“It appealed to me because it was something that could potentially help a huge number of kids no matter where they were on the spectrum,” she says. The Cherns also appreciated that the medication was delivered as nasal spray rather than a pill, which many children with autism, including their son, resist taking. They also liked that the study involved minimal blood work, another stressful experience for many individuals with autism.
As the trial began enrolling participants, the research team sent the Cherns regular updates. They appreciated the feedback. But Laurie, in particular, craved a more direct connection. She wanted to meet the families behind the data. She wanted to see how their kids were doing. “I wanted to make it more personal,” she says. Dr. Sikich welcomed their visit, as did several of the moms in the study.
During that lunch, the conversation naturally turned towards their children. They shared stories about the way their kids would prefer to read a book in the corner while their friends ran around having fun. They talked about their children’s struggles with anxiety and aggressive behavior.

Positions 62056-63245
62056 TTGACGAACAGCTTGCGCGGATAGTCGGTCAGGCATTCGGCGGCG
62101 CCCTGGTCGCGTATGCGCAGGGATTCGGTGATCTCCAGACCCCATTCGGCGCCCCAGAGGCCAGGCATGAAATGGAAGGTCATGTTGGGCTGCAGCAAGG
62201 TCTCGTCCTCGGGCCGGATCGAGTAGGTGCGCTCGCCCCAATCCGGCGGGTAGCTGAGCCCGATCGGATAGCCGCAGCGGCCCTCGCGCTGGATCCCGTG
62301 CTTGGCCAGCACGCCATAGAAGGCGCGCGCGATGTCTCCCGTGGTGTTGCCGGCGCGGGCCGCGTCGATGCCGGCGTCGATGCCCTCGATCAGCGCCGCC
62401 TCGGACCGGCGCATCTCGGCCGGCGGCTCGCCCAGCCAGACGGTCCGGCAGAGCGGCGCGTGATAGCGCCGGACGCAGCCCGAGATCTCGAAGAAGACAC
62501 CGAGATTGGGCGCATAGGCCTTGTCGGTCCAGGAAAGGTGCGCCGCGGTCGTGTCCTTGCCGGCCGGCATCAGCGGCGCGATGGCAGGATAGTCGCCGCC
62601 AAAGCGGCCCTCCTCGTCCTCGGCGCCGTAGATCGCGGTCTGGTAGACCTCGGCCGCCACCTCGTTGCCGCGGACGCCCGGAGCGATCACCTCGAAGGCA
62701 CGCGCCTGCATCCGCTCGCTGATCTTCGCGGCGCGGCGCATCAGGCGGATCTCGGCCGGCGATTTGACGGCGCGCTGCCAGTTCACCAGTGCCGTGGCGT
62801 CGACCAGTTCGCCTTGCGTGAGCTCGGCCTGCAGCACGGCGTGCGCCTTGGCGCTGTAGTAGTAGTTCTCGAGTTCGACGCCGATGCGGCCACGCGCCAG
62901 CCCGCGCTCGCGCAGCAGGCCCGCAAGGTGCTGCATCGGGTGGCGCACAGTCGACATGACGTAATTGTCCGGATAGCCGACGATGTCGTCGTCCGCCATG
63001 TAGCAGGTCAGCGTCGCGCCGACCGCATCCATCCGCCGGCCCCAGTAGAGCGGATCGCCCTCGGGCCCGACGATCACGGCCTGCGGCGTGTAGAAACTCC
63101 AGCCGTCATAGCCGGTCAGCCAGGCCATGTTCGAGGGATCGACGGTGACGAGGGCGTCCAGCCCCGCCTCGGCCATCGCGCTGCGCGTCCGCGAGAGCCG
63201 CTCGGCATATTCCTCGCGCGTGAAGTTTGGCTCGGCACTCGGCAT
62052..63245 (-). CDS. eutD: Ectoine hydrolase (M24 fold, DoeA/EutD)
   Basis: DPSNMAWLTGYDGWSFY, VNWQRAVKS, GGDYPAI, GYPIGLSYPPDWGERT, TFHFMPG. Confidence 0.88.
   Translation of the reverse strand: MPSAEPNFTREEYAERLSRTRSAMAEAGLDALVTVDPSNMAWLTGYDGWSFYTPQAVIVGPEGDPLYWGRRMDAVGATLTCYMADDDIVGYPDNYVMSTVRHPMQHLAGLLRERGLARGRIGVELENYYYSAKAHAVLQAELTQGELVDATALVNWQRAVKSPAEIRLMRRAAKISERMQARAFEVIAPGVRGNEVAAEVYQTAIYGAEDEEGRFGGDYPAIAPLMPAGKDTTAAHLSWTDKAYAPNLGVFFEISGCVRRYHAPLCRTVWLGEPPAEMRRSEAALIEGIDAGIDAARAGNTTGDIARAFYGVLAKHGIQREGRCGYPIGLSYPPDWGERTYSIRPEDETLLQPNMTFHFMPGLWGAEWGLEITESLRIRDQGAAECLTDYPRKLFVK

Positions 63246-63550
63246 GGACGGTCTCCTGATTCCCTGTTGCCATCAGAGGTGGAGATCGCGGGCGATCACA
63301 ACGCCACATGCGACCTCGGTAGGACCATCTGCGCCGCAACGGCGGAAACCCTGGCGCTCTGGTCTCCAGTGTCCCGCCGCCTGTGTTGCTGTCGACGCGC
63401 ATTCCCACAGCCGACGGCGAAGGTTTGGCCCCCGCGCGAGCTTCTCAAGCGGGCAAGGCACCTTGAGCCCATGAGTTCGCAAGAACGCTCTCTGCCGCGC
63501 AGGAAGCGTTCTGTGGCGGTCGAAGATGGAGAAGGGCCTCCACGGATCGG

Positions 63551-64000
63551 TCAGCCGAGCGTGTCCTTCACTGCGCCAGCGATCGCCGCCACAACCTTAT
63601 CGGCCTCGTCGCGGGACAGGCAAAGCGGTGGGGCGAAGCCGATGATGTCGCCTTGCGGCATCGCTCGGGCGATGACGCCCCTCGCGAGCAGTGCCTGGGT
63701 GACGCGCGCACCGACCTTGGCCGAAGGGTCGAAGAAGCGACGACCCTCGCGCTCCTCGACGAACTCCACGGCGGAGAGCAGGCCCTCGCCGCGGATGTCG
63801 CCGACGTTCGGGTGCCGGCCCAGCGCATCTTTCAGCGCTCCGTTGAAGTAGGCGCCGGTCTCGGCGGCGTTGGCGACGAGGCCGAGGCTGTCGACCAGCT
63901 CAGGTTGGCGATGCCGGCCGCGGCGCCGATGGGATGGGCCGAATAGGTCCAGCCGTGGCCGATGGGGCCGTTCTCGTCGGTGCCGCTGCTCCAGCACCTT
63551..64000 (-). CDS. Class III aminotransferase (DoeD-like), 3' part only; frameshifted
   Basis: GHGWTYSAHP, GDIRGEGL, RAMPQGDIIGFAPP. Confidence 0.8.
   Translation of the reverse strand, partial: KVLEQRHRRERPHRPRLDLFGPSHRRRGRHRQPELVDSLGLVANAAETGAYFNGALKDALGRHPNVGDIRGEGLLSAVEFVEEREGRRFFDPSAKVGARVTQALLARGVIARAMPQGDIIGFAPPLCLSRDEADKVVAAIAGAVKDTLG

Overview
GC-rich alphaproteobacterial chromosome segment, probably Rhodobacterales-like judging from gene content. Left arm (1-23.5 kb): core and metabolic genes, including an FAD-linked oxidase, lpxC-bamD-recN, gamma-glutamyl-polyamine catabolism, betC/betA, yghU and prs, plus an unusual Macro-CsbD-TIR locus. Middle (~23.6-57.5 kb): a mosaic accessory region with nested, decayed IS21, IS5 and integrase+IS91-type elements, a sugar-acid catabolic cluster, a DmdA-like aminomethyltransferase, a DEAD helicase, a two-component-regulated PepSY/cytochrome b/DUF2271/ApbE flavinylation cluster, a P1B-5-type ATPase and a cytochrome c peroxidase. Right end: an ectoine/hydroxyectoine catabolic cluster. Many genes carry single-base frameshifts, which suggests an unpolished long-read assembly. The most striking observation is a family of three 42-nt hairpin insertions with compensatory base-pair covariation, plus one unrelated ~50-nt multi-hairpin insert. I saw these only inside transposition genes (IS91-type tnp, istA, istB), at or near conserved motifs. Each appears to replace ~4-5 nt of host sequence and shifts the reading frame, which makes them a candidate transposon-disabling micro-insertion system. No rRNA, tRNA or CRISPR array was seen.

“I asked so many questions, and they told us about their children and the behaviors they had been dealing with,” she says. “We travel a thousand miles and sit down with a family we don’t know and we share the same feelings and stories,” she says. “I really felt connected to these women.”
Laurie continues to stay connected with other parents through the Community Ambassador program, as well as an Autism Speaks support group called Sibshops, for siblings of children with autism. Dylan’s younger twin sisters attend. In addition, Laurie chairs her chapter’s Resource Fair Committee, bringing exhibitors to Chicago Walks. She and Eric also chair the chapter’s Light It Up Blue Committee.
Today, Dylan is doing well in sixth grade, though he still struggles socially. If oxytocin proves effective in addressing social deficits, Laurie and Eric say they would have to think long and hard about whether or not they’d want Dylan to try it. It’s a highly personal decision, Laurie says, but one that she’d like to see backed by reliable, scientific research.
This seems like a novel approach to foster/model socialization. Many children on the spectrum already mimic tv shows and movies; this would be a way for them to learn appropriate language with their peers. The self-confidence they gain is an added bonus. -Ed